SAN JOSE Anyone who has read about or paid attention to the recent NHL-NHLPA collective bargaining negotiations knows theres been a dearth of optimism. The two sides remain far apart on core economic issues with just five days to go before the expiration of the current deal on September 15, and no formal meetings between the two sides are scheduled this week.
I think when you get to these situations, people say why didnt you start negotiating sooner? But, it always seems to come down to the last minute anyway, Clowe said. Im guessing thats whats going to happen.
My feeling is that both sides want to get something done. I strongly believe that. When, and how soon? Maybe sooner rather than later, but thats just my gut feeling.
Make no mistake though, Clowe doesnt think a deal is imminent, and by no means is he declaring that he expects the season to start on time. Like every other member of the players association, the rugged Sharks forward of seven NHL seasons views the owners initial CBA proposals as unfair. The owners would like to significantly reduce what they are paying out in terms of player salaries from the 57 percent that was agreed to under the current CBA.
Increased revenue sharing from the big money makers, to the smaller clubs that struggle to generate enough money, remains a key issue for the players despite Gary Bettmans declaration that that particular issue is distracting.
We understand that if were going to give something back, we want the owners to do that also, and contribute, sad Clowe. We feel like with the proposal we made, it takes care of some of the issues as far as having a strong league in the future, and a healthy league.
Clowe doesnt foresee the players waiving that revenue sharing request, and is hopeful that the owners will reconsider their stance on the issue when they meet on Thursday.
We feel strongly about that. I dont feel like thats something thats going to change or come off the table.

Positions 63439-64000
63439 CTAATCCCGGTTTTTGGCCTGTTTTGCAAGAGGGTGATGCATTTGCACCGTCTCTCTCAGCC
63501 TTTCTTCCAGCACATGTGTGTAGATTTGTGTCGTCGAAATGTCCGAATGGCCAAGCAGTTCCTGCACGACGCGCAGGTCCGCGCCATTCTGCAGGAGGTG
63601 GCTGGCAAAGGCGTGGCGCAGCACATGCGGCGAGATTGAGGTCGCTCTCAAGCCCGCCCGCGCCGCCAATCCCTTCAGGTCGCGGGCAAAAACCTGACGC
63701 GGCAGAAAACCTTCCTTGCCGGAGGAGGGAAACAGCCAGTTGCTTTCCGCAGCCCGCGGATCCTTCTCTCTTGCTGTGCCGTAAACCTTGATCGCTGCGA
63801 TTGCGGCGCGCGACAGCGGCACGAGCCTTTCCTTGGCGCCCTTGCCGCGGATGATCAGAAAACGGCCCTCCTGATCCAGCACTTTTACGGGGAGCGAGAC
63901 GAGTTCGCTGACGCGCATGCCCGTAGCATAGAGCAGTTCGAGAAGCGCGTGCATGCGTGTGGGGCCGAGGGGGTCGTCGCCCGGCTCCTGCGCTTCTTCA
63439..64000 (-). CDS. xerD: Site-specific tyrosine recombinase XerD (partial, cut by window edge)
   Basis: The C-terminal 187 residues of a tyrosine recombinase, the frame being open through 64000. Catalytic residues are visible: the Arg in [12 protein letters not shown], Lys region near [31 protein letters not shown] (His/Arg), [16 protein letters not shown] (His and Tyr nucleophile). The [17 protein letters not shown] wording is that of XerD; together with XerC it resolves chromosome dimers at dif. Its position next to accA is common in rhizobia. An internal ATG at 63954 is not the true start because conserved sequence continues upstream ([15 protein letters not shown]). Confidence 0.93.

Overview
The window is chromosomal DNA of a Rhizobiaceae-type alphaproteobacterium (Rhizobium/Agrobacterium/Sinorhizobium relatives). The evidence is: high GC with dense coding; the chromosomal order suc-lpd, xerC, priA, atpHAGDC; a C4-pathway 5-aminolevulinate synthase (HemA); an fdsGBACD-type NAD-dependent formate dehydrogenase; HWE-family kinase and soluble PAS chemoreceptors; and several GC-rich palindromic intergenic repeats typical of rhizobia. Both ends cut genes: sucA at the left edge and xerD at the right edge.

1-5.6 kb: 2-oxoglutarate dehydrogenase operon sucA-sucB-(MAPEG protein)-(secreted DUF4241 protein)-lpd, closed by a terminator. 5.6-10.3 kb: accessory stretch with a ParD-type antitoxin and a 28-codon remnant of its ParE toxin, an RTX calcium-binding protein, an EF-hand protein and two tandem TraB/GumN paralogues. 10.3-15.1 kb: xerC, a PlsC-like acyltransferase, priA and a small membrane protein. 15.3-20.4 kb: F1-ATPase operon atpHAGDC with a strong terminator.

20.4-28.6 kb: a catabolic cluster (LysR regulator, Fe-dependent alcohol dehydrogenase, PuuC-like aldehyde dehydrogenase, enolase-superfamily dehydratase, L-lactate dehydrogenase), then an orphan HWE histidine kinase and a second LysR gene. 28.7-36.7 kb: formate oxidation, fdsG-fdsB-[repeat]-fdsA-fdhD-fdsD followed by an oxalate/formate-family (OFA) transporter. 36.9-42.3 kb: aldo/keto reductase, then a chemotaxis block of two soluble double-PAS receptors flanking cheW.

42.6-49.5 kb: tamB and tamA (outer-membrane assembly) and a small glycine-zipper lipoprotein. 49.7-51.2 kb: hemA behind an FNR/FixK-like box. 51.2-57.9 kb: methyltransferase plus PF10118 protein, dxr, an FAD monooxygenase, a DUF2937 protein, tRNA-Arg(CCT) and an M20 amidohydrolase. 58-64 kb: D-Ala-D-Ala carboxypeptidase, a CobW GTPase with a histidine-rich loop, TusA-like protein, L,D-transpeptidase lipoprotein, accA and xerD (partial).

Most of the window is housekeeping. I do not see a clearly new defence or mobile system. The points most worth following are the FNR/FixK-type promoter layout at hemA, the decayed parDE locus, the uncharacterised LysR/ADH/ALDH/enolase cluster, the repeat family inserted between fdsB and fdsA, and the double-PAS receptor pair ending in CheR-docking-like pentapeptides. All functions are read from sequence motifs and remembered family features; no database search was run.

The owners took some time, I think, to think about that one, and theres a Board of Governors meeting this week in New York, and I think what they discuss in there will be key for how we go ahead here.
Its believed that some of the big market clubs are, not surprisingly, reluctant to write bigger checks to some of the small market teams despite record revenues and the fact that theyve cashed in on extravagant expansion and relocation fees over the years. The league also has a new 10-year, 2 billion television contract with NBC set to begin.
The NHLPA will be holding meetings of its own in New York, and several hundred players are expected to attend. From the Sharks, Tommy Wingels, Brent Burns and Douglas Murray will be boarding a cross-country flight to sit in on the meetings led by union boss Donald Fehr. Murray, the Ivy League graduate from Cornell, has been involved in a number of sit-downs with Fehr and Bettman in recent weeks.
How do players not directly involved in the meetings stay up to date? Well, theres an app for that.
You log in and read what went on for the day, and Fehr keeps us really informed, Logan Couture said.
Like Clowe, Couture is trying to remain optimistic as the deadline approaches. He recently returned to San Jose, as has most of the roster, in the hopes that training camp opens on time on September 21.
Were all here ready for the season to start, Couture said. Thats why you see so many guys here. We all came out early, working out together as a team and skating as a team. Were all getting ready for the season to start so well see what happens when the time comes, but right now were all getting prepared.
We all want to play the game we love. We play in the best league in the world, and we want it to start on time. Im sure all of us are optimistic, but as time gets closer and nothing happens, you can only start to get a little pessimistic.